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Hammers and Mallets

With a bewildering choice to choose from how do you choose a hammer or mallet that’s right for you? All have specific tasks they achieve, for instance bricklayers need a scutch hammer for instance, ground workers will need a pavers rubber mallet or demolition workers may need a sledgehammer, and every home should have a general purpose claw hammer.

The first consideration when selecting a hammer or mallet is balance. A correct head-to-handle weight ratio is key, as a good balance delivers a blow that seems to swing itself, perfect for lots of hammer and nail work. Think about it for a moment, if the hammer and weight ratio is perfectly balanced, then the user uses less energy when pounding a chisel for instance. Some manufacturers often ignore little details like this, but we think they’re essential.

Once it feels right, consider how it’s made. The most important procedure when manufacturing a hammer is controlling the hardness of the head. The depth of the hardening on the striking face is key. Since you cannot see hardness, it is often overlooked and this neglect affects the hammers durability. When the hammers head is correctly forged and combined with a properly formed striking face, it reduces the chance of chipping with off center strikes. Not only does this prolong the life of the hammer, it increases the efficiency when in use, as the striking face automatically corrects off-center strikes. This process is especially useful for ball pein hammers. As ball peen hammers are commonly used to drive cold chisels and shape metal, they are need the correct hardening of the striking face.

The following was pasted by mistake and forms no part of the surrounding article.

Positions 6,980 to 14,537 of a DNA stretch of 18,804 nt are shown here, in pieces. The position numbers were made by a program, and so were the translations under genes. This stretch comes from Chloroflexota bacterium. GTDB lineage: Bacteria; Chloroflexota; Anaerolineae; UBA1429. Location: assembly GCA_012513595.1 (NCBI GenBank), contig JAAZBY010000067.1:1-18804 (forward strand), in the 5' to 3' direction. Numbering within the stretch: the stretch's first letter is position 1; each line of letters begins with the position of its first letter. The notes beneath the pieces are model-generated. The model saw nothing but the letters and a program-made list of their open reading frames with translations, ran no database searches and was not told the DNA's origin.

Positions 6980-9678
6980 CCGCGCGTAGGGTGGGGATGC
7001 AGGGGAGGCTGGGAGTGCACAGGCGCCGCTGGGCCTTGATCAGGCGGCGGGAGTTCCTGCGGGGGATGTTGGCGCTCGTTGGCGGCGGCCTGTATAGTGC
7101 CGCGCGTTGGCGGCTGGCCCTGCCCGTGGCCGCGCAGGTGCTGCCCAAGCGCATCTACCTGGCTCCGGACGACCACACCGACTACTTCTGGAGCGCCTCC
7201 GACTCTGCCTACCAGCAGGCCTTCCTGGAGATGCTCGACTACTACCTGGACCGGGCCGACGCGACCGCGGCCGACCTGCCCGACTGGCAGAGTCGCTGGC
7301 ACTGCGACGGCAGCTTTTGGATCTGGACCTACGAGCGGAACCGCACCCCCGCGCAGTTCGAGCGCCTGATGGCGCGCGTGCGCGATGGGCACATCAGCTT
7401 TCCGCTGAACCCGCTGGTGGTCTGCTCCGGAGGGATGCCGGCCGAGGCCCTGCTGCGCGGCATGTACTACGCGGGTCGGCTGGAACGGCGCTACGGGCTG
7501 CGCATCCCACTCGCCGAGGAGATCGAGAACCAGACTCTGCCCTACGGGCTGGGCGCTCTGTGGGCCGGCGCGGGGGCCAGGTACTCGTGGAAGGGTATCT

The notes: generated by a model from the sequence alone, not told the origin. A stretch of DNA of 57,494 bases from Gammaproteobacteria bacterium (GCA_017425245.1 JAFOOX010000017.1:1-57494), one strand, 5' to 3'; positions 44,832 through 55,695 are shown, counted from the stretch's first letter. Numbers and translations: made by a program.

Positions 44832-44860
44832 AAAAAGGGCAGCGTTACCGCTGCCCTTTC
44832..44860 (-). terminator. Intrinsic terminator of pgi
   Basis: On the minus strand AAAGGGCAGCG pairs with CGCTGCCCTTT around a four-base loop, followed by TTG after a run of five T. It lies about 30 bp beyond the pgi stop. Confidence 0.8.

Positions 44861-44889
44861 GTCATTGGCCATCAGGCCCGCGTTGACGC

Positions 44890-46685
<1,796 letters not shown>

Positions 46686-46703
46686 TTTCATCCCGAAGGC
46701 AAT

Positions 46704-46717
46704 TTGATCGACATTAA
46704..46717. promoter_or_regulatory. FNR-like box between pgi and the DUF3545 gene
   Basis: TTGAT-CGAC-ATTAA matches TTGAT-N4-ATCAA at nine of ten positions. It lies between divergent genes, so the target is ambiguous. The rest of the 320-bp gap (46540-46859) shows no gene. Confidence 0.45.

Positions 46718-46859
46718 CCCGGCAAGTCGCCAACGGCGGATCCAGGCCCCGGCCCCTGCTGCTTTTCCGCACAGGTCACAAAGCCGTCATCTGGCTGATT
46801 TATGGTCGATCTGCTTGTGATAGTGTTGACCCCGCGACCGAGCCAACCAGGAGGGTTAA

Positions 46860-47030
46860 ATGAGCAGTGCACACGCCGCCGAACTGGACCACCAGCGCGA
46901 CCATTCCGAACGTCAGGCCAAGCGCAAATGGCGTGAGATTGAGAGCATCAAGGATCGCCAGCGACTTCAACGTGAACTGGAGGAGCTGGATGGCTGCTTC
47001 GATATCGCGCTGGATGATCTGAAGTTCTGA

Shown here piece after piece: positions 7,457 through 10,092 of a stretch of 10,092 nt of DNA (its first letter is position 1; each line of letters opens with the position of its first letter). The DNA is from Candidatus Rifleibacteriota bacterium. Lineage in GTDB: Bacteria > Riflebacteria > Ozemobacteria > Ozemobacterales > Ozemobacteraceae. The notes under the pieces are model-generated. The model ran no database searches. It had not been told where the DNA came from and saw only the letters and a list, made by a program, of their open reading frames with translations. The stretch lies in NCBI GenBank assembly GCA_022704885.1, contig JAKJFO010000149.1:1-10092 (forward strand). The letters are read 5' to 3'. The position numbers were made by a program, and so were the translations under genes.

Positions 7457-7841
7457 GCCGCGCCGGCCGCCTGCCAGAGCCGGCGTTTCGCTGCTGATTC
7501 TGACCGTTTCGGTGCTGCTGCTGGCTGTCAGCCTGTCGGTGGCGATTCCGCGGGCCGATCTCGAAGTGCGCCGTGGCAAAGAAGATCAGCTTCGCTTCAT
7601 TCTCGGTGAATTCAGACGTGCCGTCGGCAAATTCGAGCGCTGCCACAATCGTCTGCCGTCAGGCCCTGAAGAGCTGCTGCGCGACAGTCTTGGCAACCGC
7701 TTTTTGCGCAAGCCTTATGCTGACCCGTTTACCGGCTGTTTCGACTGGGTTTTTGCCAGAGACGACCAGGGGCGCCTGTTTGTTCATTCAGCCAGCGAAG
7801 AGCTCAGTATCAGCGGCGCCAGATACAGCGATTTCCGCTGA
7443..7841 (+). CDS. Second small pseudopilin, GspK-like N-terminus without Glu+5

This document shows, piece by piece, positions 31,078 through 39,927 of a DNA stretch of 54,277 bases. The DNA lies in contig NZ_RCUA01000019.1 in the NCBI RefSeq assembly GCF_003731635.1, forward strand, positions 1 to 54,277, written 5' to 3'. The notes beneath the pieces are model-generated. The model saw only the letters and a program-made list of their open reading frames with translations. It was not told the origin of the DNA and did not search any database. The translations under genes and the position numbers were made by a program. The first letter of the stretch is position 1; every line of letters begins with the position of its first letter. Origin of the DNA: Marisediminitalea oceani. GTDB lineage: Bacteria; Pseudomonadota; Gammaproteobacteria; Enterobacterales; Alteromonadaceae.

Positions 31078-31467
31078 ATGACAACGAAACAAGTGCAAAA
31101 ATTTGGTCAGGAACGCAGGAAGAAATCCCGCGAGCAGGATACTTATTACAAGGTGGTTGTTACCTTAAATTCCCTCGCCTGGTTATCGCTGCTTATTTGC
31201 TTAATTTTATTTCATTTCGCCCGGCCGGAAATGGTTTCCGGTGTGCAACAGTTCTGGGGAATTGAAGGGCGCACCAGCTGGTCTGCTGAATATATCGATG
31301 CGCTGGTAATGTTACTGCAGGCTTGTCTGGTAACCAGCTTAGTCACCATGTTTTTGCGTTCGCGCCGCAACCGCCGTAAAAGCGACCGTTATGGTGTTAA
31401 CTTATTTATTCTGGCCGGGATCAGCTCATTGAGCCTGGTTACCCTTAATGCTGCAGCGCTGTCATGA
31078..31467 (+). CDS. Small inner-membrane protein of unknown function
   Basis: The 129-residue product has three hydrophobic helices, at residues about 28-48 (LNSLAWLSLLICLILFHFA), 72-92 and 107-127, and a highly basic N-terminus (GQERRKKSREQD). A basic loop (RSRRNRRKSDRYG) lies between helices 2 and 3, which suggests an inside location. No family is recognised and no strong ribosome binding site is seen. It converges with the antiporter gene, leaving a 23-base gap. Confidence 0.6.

Commonly referred to as a machinist's or engineering hammers, ball pein hammers have two ends on the head, one that is round and the other that is flat.

Choosing the correct grip on a mallet or hammer is a personal choice, so choosing one that’s comfortable is a good place to start. Comfort is one thing another is the material it’s made from. For instance all our wood handle hammers are made from hickory or ash. Hickory and ash are used for their strength, and ability to withstand shocks without splitting or cracking. But its horses for courses as fiberglass handles are more durable than wood. For instance, they won’t crack, shrink or get loose, even when left out in the weather. This makes them great tools for tossing in the back of a flat back van and forgetting about. Fibreglass and tubular steel shafts are also fitted with soft grips handles for added user comfort. This said; fibreglass and tubular steel handles cannot be adapted like a wood handle can.

As the old adage goes, the most expensive hammer you can buy is the cheap hammer, which can become a dangerous liability in its short lifespan. A quality, Draper Tools hammer or mallet is a lifetime investment yet also inexpensive.


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